Home » Distractions from My Angst » Misty Colored Flannel Memories

Misty Colored Flannel Memories

Help, I’m embracing nostalgia.

I made a promise to myself in my shallow teens that I’d never be one of those adults who were stuck in their favorite decade. It seemed like such an insidious way to date yourself. The women with blue eyeshadow and huge bangs.  Men wearing leisure suits and questionable haircuts. Glancing at these specimens, you could say “oh yeah, they peaked in 1984” or whatever happened to be their year of choice. It seemed lazy to my younger self. Why wouldn’t you want new music, new fashion?

Two things have happened to make me lose some of my interest in the new, new, new. The most obvious is of course the fact that I am growing older. I’ll be thirty this year, and while I am exponentially happier and hotter than I was in my teens, I nevertheless am beginning to look backwards for comfort. I bought a flannel shirt the other day – real flannel, none of this “sexy lumberjack” bullshit you sometimes see.  I plan on wearing it with jeans and Docs and my dark lipstick. I was never truly grunge, you see – I was too young – but I rocked the post-grunge gothy “The Craft” look very well. The second thing to have happened is somewhat unique to my situation – I lost about 40% of my wardrobe when the house burned down. Thankfully the largest chunk of my belongings were in Florida, but all my photos, books, furniture, keepsakes, and knick-knacks that I couldn’t cram into my tiny apartment were left in storage in Alabama.  It’s all gone.

And that was the easiest part about the fire. You’d think that it wouldn’t be, that the loss of possessions would ache like a tooth needing to be pulled.  And it’s tough, sure, but to be honest, we knew from the beginning that we were fortunate. My parents and brother got out.  The smoke detectors only started going off once the roof collapsed.  Had my family been asleep…

So I suddenly have a chunk of STUFF to replace. Some, I’ll never get back – my yearbooks, which hurt. I had so many great messages and signatures from friends that I’ll likely not see again.  I’m sad about my old paintings going up in flames, even if they weren’t that good. And I’m REALLY PISSED to have lost my Playstation. Sure, it was old, and I hadn’t played it in a few years, but I was planning on setting up a station to keep my Wii and Playstation together. And I never did beat Final Fantasy VIII.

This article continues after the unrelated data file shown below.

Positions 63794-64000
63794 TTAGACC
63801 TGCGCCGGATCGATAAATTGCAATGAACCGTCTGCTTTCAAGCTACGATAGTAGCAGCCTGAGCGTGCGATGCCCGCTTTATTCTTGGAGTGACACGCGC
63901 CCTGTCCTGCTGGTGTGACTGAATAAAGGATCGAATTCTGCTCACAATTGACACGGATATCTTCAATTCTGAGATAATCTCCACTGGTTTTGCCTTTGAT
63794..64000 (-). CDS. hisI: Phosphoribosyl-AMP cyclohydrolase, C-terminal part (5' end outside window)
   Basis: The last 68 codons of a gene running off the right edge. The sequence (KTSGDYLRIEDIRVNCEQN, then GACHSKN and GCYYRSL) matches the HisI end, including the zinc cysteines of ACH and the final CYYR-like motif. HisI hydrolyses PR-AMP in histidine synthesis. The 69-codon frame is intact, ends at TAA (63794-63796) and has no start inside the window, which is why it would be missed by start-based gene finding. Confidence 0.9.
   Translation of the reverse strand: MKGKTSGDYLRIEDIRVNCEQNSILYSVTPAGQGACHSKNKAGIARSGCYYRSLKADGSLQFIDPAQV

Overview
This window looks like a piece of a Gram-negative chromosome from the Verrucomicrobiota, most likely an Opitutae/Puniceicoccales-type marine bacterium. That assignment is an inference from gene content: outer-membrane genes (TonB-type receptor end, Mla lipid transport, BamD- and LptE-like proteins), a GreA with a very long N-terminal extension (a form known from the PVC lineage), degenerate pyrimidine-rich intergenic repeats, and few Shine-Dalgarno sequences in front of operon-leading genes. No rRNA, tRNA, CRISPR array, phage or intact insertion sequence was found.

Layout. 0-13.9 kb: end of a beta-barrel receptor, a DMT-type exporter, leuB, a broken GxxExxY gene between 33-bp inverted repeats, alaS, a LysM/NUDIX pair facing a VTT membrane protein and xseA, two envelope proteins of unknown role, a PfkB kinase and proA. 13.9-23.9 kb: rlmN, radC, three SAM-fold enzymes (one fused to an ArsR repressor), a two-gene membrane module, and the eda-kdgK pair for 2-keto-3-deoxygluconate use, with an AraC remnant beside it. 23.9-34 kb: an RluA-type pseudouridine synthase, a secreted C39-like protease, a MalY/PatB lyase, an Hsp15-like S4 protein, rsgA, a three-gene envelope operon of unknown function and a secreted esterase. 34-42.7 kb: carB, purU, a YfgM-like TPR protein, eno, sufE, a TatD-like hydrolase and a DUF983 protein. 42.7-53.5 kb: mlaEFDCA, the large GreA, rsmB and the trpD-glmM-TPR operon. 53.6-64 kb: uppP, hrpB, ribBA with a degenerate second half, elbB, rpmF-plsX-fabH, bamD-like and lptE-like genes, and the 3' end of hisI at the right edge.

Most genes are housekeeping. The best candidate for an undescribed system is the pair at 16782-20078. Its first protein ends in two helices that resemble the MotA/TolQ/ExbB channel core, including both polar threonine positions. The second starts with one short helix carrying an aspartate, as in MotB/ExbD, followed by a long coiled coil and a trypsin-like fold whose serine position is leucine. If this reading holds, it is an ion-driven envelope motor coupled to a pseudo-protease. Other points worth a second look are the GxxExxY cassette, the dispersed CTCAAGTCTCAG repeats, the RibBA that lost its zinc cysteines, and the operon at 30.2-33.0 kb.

But that’s all minor.  I know it.  My interest in purchasing the latest fashions and music has suffered for it.  I don’t know if I just don’t want to compile “new” because I’m subconsciously afraid of losing it, or if I’m beginning to plateau. There is nothing that makes me smile like turning my internet radio to the Red Hot Chili Peppers. And I didn’t even like the Red Hot Chili Peppers that much in school!

But when I hear those familiar guitar lines, I’m back in my car, driving through the mountains, sixteen and judgmental and terrified and half-tamed, and nostalgia is a welcome, if temporary distraction.

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8 thoughts on “Misty Colored Flannel Memories

    • You’re not wrong – with time comes knowing what hue red lipstick to grab, and that I will never ever look good in capri pants even if I was stretched three inches via a medieval torture device. At least I won’t make the same mistakes twice!

    • You know, it might be about feeling safe! I hadn’t thought of it that way. But I think my family is reaching for things that are comforting and familiar these days to counteract the stress of rebuilding and whatnot… it would certainly explain the glut of emotional eating and the subsequent ten pounds worth of doughnuts on my butt I’ve acquired since the fire… :p

      • It really was. My parents had lived in the home for 33 years, and literally lost everything but a laptop, the cars, and the clothes they had on (my mother wore a pair of house shoes for four days before I bought her some new shoes). You don’t really understand the value (or lack thereof) of having so much STUFF until you lose it all.

  1. first, fire sucks. of course we define ourselves by all the things we had and have and want soon, so it’s like losing ourselves. but the plus side is that this was very well-written, and you can’t lose that skill in a fire.

    • That’s an insightful way of thinking about it – that we lost more than objects. We lost dialogues with those objects, our stories, our intentions, how we relate to them. Thank you for the compliment re: my writing – and I suppose now I at least have something to write about! Yay?

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